NEW YORK Turkish steelmakers hope that product diversification, along with a push to fill existing supply gaps, will propel the industry toward self-sufficiency, according to executives from the nations steel trade groups.
Since the recession, Turkey has faced the same sluggish growth as other global steelmakers. But the countrys steel industry has bounced back due to its cost-competitiveness and strong export volumes, members of the Turkish steel delegation told AMM in an interview during the Steel Success Strategies XXVIII conference in New York.
"Despite the ongoing crisis and seasonal effects, in the first four months there was a 3-percent increase in steel consumption, so its an important development for us," Namik Ekinci, chairman of the Turkish Steel Exporters Association, said.
Turkeys crude steel production grew 5.2 percent to 35.9 million tons last year, according to World Steel Association data, with the country overtaking Brazil and Ukraine to become the worlds eighth-largest steelmaker. Imports, however, rose 10.8 percent to 11.8 million tons, due mainly to high levels of flat steel and slab.
Ekinci said that while imports arent necessarily a negative thing, particularly because of the nations open markets, Turkish steelmakerspredominantly known for making long productsare trying to become more active in the flats sector to satisfy domestic demand. "In the past, there was only one facility for flat production," he said. "Now, there are many investments for flat products and the number increases."
Veysel Yayan, general secretary of the Turkish Iron and Steel Producers Association, said Turkeys steel industry has dragged its feet in the flats sector due to competition from neighboring countries such as Ukraine and Russia. "So now, under these market conditions, the (blast oxygen furnace) facilities are running at 100 percent (of capacity) but (electric-arc furnaces) are running at a very low capacity utilization because ... margins are not satisfactory with scrap (prices)," he said.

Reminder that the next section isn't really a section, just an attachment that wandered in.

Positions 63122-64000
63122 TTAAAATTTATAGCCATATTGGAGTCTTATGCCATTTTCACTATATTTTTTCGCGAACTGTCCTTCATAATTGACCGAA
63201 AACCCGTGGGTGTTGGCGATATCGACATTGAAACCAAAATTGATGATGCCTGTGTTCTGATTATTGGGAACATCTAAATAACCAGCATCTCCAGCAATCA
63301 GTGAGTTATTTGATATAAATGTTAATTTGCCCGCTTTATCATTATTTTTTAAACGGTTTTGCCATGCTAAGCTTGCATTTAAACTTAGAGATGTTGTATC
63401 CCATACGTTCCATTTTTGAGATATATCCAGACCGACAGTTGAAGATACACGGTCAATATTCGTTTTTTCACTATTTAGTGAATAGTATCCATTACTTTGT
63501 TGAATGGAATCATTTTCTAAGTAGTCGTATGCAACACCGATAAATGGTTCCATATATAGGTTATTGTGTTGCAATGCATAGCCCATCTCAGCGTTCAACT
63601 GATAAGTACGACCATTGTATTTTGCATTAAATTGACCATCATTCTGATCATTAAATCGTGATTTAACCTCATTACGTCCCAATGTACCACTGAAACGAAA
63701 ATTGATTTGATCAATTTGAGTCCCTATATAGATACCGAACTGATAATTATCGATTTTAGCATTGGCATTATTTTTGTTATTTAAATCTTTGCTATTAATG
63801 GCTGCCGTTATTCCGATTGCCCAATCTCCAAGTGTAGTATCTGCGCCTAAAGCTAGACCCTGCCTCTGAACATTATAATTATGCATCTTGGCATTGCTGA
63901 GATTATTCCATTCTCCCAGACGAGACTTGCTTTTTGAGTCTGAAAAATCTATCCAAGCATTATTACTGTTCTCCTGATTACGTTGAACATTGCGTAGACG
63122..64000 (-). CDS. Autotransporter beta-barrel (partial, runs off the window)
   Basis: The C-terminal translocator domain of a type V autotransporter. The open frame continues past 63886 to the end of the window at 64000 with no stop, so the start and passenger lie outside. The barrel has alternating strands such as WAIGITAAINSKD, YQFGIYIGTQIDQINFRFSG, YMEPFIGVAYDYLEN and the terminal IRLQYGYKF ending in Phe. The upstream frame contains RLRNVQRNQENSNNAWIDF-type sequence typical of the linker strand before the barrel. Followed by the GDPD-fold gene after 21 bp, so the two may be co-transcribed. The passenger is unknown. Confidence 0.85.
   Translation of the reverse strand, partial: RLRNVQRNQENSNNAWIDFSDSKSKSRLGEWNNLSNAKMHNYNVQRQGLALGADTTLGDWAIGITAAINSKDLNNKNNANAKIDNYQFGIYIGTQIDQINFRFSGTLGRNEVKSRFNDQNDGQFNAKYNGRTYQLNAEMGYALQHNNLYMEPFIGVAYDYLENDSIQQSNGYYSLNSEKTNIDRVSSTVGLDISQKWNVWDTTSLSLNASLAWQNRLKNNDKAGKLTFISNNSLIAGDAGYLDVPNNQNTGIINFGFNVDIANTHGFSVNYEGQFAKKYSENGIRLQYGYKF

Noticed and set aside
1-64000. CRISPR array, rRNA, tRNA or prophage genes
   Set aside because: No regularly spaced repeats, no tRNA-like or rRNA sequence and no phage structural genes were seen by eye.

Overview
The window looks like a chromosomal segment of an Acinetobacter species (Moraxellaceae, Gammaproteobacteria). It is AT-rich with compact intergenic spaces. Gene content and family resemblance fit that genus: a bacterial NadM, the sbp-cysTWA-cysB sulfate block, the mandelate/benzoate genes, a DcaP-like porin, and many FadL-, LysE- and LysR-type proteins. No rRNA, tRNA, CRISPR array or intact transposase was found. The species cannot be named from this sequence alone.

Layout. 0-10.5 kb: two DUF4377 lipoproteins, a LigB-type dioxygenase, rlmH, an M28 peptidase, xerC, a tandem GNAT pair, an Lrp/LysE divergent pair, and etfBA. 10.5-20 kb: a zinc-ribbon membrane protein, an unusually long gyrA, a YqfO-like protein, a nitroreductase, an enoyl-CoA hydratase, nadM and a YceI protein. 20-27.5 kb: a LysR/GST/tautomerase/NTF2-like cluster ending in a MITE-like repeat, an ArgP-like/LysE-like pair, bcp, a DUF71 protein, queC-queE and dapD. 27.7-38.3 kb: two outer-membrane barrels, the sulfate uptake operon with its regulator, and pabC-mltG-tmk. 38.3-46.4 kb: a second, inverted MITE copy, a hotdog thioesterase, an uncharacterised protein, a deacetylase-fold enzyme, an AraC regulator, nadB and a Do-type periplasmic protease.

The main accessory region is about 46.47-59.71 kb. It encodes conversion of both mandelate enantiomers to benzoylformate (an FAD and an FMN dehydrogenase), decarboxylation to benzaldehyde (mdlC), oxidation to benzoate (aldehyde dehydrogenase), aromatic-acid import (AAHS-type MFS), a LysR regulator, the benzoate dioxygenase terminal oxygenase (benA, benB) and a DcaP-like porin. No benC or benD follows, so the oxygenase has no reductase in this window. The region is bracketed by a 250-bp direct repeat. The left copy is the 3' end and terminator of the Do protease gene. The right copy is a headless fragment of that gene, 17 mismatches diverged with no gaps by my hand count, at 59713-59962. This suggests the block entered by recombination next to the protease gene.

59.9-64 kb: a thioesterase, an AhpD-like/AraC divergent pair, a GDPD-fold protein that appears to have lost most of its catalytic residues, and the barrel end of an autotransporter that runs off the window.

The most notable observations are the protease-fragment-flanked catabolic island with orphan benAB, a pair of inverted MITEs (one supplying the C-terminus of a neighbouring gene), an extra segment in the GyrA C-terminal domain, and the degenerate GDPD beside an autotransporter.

Ekinci refuted suggestions that Turkey is an unfair player in the global market due to its large volume of exports. Instead, he said, steelmakers have adopted a competitive cost structure, even with natural gas prices that are two to three times higher than those in the United States.
"We always choose to proceed within World Trade (Organization) rules. So, if there are some countries that say we cannot send materials to (their) backyard, actually, were not taking it positively," he said.
Discussions have surfaced in recent years about U.S. trade cases against Turkey, including imports of wire rod and reinforcing bar. However, both Turkish executives said they were not aware of the rumors, reaffirming that its industry is simply more cost-competitive rather than acting illegally.
"Of course theres no dumping from Turkey. The U.S. authorities are well aware of this," Ekinci said. "Also, the people who spread these rumors ... what theyre trying to do is to ... create confusion for importers. So, (with) confusion for importers and exporters from Turkey, they think they (will) gain (some) advantage."
Ekinci added that Turkeys steelmaking facilities are technologically advanced, its inputs and raw materials are used efficiently and its workforce and productivity levels are both high. "We entered the market not with high profit margins. We make a reasonable profit," he said.
Moving forward, the Turkish steel industry will continue to grow, but the association said that its top goals are to diversify its product mix, allow for more self-sufficiency in its steel industry and add value to steel.
"We will compete on the basis of high value. On the basis of price, to make dispute is not (a) solution. As its been mentioned, were making newer and newer items to make more efficient and more attractive steel," Yayan said.